It is 1950s Nevada, and Professor Vivian Bell arrives to get a quickie divorce. She's unsatisfied with her marriage, and feels out of place at the ranch she stays on, she finds herself increasingly drawn to Cay Rivers, an open and self-assured lesbian, and the ranchowner's daughter. The emotions released by their developing intimacy, and Vivian's insecurities about her feelings towards Cay, are played out against a backdrop of rocky landscapes and country and western songs.Written by
Neil Lewis <email@example.com>
While the film is set in 1959, the opening scene is of the "Super Chief" rail service pulling into Reno, NV, while in fact it was a service of the Santa Fe railroad at the time, one which did not get anywhere near Reno. Compounding the error the scene mistakenly indicates that the line was operated by the Union Pacific Railroad while the diesel locomotive seen pulling the train into the station at Reno is labeled with the (U.S.) Department of Transportation logo, a federal entity established by an act of Congress on October 15, 1966, and which began operation on April 1, 1967. See more »
I wouldn't know what to do.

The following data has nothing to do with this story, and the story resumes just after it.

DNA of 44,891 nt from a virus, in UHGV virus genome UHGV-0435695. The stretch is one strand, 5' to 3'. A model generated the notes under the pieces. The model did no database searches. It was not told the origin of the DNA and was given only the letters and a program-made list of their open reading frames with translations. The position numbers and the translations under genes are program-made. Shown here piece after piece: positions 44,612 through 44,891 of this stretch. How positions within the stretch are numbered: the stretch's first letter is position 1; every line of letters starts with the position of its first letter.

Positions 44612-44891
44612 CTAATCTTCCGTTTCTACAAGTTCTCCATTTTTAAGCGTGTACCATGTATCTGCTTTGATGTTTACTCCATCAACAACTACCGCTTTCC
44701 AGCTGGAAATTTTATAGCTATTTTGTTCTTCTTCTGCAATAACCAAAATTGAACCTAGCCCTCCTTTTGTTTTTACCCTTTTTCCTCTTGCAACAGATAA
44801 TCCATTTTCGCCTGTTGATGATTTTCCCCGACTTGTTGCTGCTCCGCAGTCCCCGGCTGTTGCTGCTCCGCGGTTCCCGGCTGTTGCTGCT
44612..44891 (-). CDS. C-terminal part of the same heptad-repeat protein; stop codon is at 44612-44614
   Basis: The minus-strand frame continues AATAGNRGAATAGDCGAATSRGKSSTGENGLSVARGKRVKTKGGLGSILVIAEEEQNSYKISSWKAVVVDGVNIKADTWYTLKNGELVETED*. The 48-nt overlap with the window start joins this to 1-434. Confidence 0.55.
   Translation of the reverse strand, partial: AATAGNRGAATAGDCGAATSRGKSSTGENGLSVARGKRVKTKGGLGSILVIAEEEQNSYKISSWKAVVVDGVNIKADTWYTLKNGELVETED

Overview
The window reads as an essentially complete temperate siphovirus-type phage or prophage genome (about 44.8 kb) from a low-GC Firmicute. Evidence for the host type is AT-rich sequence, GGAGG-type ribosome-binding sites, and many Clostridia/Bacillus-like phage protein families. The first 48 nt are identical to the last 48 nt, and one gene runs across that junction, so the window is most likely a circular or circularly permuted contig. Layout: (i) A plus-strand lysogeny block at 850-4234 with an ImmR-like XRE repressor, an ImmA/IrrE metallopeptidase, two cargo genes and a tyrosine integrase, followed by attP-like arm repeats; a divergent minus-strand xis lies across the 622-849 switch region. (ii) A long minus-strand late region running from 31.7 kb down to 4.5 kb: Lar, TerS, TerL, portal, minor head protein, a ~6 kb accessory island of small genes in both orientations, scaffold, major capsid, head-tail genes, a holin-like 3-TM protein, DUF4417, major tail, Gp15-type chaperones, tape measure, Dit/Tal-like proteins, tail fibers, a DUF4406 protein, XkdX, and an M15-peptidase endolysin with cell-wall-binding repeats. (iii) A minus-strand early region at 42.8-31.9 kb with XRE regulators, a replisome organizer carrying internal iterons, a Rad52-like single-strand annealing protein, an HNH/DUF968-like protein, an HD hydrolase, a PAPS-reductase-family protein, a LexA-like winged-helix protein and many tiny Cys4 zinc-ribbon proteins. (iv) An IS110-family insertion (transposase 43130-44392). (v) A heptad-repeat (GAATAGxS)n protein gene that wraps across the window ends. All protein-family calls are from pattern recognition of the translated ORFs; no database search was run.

You can start by putting the 'Do Not Disturb' sign on the door.
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The US DVD release is 5 minutes shorter than the theatrical version (91 as opposed to 96 minutes). The most noticeable cut is in the sex scene which is slightly briefer than the original. See more »
While awaiting her divorce on a dude ranch outside Reno, a stiff and humorless New York City professor learns to appreciate life from the usual assortment of Silver State oddballs, finally letting her hair down for a young, uninhibited employee of one of the local casinos. It might have been just another routine romantic comedy but for the fact that the two lovers are both women, and the novelty value alone is enough to lift the film out of the ordinary. There's enough charm and offhand humor to match any mainstream, hetero romance, but make no mistake: this movie doesn't regard its lesbianism lightly, and there's an explicit bedroom interlude to prove it. The scene stops the film dead in its tracks, but director Donna Deitch (making her feature debut) has to be commended for approaching the subject with such candor and optimism (some of it a bit forced, to be sure), leaning only slightly on the awkward self-awareness usually found in a Hollywood coming-out story.
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